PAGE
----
BOOK REVIEW / Pet subjects: Jan Morris on dogs and dolphins

BARKING and miaowing, hissing and growling, this is the time of year when the animal books come into the open, and six of them have found their way through the undergrowth, past Jenks the cat, to the sanctuary of my desk. They illustrate almost the whole range of emotions, sentimental to exploitative, patronising to ga-ga, with which the human animal regards his fellow creatures.

It is true that few respectable publishers nowadays would dare issue a coffee-table book about big game hunting - it would take courage even to publish one about the Quorn. Even the anthropomorphic approach to animals, except in children's books, is likely to raise critical sneers. Nevertheless, my six books show how slowly, how equivocally, how timidly mankind is evolving its attitudes to the rest of the creatures.

Take Elliot Erwitt's handsome photographic album To The Dogs (D A P Scalo). The president of the American Society for the Prevention of Cruelty to Animals says on its jacket that the book 'uncovers the absolute wonder' of the dog, and there are certainly some pictures here which show animals of dignity. But there are also dogs hideously prettied up for shows, demeaned by over-breeding, made fools of, made slaves of, stuffed, pictured in moments of defecation or used as advertising props. The real wonder is the creepy hold the human race has established over this long-degraded species, an ascendancy breezily skirted around in Erwitt's introduction.

Then there is Into the Blue (Aquarian / Thorsons pounds 20), a book about dolphins by the altogether admirable Virginia McKenna. I have no complaints about this beautiful book's attitude to dolphins. It is straightforward in its belief that they should be left alone, and that their contacts with humanity, which have brought such delight to so many thousands of people, should be at the will of the dolphins themselves. Yet even here the human self-deception shows. Why is it always dolphins? What's so special about them? It is only because they are friendly, intelligent and seem always to be smiling that we lavish such care upon them, as against the rat or conger eel.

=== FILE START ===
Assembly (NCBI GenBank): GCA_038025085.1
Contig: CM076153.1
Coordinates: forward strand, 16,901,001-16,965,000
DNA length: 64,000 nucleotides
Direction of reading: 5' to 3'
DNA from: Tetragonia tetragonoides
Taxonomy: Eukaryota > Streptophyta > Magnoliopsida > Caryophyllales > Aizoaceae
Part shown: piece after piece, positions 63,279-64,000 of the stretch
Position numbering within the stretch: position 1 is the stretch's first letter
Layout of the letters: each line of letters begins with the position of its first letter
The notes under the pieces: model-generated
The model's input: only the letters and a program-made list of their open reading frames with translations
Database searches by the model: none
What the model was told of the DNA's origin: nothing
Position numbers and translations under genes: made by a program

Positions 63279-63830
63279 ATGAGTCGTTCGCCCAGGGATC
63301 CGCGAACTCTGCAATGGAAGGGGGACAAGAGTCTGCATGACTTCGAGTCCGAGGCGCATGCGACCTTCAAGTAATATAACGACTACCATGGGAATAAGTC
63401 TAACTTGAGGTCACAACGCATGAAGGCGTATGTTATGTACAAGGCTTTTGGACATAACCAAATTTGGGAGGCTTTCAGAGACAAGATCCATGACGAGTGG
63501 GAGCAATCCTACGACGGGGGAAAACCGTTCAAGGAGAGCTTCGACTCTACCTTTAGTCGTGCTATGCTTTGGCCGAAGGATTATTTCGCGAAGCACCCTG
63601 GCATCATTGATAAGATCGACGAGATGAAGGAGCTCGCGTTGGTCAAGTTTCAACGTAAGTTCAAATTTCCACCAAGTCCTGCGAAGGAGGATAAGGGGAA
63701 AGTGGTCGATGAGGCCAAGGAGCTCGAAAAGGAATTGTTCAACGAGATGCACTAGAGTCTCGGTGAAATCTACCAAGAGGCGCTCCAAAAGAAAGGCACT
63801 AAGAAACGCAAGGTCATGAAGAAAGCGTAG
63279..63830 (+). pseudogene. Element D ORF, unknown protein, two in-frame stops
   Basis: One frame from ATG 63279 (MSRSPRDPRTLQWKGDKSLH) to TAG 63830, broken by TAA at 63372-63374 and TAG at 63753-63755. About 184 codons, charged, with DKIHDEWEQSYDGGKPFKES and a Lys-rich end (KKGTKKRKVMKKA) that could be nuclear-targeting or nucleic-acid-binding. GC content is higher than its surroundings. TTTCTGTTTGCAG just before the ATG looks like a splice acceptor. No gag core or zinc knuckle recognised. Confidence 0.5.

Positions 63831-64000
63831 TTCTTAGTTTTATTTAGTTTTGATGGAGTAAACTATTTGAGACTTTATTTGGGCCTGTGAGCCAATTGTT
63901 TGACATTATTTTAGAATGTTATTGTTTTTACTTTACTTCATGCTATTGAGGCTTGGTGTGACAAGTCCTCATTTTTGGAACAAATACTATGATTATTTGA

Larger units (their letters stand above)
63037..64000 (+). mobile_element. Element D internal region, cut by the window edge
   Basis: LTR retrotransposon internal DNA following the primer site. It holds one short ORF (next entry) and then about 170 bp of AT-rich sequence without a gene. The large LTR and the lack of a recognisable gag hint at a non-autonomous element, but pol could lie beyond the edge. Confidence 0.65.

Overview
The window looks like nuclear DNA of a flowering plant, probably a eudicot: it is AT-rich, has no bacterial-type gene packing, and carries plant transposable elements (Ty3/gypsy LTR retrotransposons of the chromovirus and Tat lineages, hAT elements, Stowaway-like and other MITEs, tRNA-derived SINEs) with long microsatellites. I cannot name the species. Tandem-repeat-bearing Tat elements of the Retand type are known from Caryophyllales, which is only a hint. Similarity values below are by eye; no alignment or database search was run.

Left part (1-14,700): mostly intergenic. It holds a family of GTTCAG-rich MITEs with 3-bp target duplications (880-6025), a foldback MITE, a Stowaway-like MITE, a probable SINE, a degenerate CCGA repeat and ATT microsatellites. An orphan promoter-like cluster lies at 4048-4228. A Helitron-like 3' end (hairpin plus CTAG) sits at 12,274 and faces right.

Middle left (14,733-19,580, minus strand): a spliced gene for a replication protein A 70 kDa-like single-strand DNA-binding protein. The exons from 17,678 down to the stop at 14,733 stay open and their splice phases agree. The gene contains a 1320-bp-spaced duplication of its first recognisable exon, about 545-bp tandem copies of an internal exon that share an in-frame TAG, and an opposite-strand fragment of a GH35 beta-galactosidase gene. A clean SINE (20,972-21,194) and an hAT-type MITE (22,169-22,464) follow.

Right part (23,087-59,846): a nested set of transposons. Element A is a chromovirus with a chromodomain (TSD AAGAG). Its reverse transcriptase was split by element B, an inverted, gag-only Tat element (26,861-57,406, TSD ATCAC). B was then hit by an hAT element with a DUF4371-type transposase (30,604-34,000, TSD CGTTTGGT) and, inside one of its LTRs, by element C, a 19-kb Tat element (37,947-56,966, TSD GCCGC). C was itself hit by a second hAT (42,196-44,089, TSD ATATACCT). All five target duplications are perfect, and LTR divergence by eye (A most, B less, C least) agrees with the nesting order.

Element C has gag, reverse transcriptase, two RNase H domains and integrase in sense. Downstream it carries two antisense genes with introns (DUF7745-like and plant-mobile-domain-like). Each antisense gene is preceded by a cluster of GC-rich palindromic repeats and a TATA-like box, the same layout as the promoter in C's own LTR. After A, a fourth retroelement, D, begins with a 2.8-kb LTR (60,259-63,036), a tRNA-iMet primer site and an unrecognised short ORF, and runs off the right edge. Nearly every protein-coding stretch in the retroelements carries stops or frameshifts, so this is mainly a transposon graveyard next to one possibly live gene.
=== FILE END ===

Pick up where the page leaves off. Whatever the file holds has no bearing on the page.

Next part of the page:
Candace Savage's book Peregrine Falcons (Robert Hale pounds 16.95) is also Species Correct, the worst it sanctions in the way of human interference being the tracking of falcons for protective purposes. The book is brave enough to admit that the techniques of the old falconers have been invaluable in saving the peregrine from extermination, and is properly angry about the wicked over-use of pesticides. It is a manual, in fact, of benevolent human intervention in the affairs of the animal kingdom: like a Great Power's intervention in - well, in Somalia, say.

Yet most of us probably cherish an atavistic yearning for the truly wild, where man does not intervene at all. Unfortunately there are no such worlds, but there are places where we are still far from omnipotent, and where the rest of creation is unfamiliar still.

Lake Baikal, for instance, may be frightfully polluted, but it still contains (so I learn from Realms of the Russian Bear by John Sparks, BBC Books pounds 18.95) 1,200 species of animal that are found nowhere else, including its own particular seal and a kind of shrimp that sometimes congregates in fleets of 25,000 to the sq yard. The superb picture book Ngorongoro, by the German photographer Reinhard Kunkel (Harvill pounds 40) gives the illusion that the rhinos, elephants, wild dogs and servals of northern Tanzania are still stomping about, eating each other or picking ticks out of each others' hides without reference to Homo Sapiens.

Finally, yowling, chuckling, cackling and yapping louder than any, along comes Lucinda Lambton's Magnificent Menagerie (HarperCollins pounds 20). Lambton is, I have always assumed, the person Dorothy Field the lyricist had in mind when she wrote about keeping one's breathless charm, and this highly engaging anthology of animal anecdotes shows that she is successfully following the advice. In its irrepressible pages we learn how to walk like a chamelon, we hear of a clergyman whose pet mouse's ears suggested to him the Gates of Heaven, we are told the price of a rat-pie (assuming four rats to a pie), we read of a baboon working railway signals, a bird which could stand on its head, and a cotamundi which, having roasted its own tail in a fire, ate it with enjoyment. Between the lines we see entertainingly illustrated every aspect of the relationship between man and the other creatures, except only one: absolute, unquestioning equality of rights.

This is the great challenge which the human race is approaching with such equivocation, unable to believe that man himself is no more than another animal, with no more soul than a slug, no more claim to privilege than a wart-hog. We lord it over the rest by force majeure, just as not so long ago the imperialists lorded it over the hapless subject peoples. In Magnificent Menagerie Kipling indulges himself in some sickly stuff about an ever-faithful dog following its master into heaven; how I wish he could have followed his instincts for racial equality into species equality too, and written something like this: But here is neither patron or pet, culling or conservation, when man and beast stand face to face, though they come from the ends of creation.